In addition, the devices are shaped (i.e., have a predetermined molded shape) except for the open mold side. By "shaped" is meant that at least part of the surface has a form that would not naturally occur through the mere action of gravity. This molded shape may take any convenient form, and preferably includes molded symbols on the surface. The symbols may include logos, brand names, drug identification, doses, etc.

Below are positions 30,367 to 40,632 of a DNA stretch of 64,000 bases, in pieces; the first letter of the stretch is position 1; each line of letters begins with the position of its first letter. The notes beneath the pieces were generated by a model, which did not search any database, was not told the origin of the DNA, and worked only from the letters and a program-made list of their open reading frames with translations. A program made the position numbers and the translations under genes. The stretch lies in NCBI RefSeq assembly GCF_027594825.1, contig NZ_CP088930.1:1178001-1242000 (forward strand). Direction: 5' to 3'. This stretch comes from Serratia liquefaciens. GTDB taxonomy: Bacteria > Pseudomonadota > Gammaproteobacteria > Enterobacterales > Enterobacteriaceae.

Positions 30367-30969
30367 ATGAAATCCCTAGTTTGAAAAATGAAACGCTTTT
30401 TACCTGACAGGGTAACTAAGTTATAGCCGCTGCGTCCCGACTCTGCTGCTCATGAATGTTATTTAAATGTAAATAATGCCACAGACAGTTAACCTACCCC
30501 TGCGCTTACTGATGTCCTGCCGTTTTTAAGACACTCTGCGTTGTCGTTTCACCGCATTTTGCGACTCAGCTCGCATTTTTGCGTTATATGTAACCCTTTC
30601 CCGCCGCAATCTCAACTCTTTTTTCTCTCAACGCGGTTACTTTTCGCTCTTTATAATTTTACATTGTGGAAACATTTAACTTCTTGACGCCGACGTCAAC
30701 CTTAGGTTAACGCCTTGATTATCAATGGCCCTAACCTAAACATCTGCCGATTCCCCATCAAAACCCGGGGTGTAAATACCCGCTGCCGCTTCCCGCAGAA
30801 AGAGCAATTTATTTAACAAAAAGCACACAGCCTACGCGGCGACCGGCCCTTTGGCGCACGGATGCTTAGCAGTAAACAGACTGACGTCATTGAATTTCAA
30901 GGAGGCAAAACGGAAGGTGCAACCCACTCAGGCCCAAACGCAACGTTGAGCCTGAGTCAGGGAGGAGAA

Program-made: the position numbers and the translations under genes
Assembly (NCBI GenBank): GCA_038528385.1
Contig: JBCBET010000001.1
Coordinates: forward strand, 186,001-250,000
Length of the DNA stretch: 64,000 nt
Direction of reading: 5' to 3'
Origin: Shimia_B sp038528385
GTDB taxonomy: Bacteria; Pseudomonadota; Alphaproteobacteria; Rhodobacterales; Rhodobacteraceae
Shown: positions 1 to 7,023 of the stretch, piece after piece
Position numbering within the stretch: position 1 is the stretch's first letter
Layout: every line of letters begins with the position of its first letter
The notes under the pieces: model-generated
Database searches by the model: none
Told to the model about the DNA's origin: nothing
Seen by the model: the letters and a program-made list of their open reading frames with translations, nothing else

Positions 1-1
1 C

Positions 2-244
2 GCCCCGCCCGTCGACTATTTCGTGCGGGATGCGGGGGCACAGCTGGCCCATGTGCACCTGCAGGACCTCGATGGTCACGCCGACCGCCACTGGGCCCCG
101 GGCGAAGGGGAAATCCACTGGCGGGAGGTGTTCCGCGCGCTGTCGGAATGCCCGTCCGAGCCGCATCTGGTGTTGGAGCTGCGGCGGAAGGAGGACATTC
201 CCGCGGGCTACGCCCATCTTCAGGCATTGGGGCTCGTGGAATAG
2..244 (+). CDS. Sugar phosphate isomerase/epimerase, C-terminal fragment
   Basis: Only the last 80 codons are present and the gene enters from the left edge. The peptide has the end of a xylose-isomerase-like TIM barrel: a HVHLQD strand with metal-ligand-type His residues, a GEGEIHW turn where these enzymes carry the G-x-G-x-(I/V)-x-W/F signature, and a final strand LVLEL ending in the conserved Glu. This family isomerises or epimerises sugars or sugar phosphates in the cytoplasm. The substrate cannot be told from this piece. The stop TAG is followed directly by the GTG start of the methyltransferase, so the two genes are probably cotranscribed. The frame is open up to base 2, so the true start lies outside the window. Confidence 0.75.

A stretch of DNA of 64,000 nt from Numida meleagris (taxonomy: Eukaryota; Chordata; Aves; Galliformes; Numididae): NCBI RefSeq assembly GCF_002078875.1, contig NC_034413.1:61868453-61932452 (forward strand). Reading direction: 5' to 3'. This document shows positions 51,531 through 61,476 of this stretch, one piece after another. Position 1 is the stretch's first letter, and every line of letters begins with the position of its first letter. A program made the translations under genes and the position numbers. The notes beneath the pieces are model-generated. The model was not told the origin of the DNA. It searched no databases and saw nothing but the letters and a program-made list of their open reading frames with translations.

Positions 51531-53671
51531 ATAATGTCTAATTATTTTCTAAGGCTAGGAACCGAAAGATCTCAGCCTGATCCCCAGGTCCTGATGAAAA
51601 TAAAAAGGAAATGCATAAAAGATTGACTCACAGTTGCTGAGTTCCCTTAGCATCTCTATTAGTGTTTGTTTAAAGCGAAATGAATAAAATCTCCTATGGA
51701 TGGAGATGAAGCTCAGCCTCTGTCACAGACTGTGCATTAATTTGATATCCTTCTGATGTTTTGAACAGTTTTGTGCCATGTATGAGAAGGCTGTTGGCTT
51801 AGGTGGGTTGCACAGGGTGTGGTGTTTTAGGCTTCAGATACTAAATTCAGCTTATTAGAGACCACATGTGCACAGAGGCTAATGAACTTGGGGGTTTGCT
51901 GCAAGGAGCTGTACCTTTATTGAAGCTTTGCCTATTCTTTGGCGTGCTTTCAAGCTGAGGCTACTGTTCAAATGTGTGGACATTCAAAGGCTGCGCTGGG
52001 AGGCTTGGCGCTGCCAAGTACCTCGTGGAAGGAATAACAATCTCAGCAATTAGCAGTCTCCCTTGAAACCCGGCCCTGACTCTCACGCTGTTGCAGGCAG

The devices of this invention may be made by any process that results in the tablets having the desired combination of strength, porosity and disintegration rate. Generally, the devices of this invention are made by mixing the desired formulation at a temperature such that the menthol is substantially molten. The molten menthol facilitates the strengthening of the eventual device since the water-soluble, menthol-soluble polymer in conjunction with the menthol forms a solution vs. a mixture and so a more uniform solid structure. Typically, the temperature is at least about 43° C., and is preferably about 43° C. to about 70° C. The molten formulation is then disposed in a die having the desired shape. For example, the formed molten formulation is then allowed to solidify by reducing the temperature to room temperature. Preferably, the solidification occurs by a rapid quench process in which the formulation is exposed to conditions sufficient to result in an amorphous menthol structure. The amorphous menthol structure results in greater porosity, and a preferable eye-appealing appearance in contrast to a crystal menthol structure. In addition, the solidification of menthol results in a slight shrinkage in volume which facilitates the release of the solid matrix from the mold. Typically the solidification occurs at a temperature less than about 40° C., preferably about 0° C. to about -40° C. for a time of at least 10 seconds, preferably about 20 seconds to about 40 seconds. Clearly there is a time-temperature dependency and those skilled in the art can readily select the appropriate combination.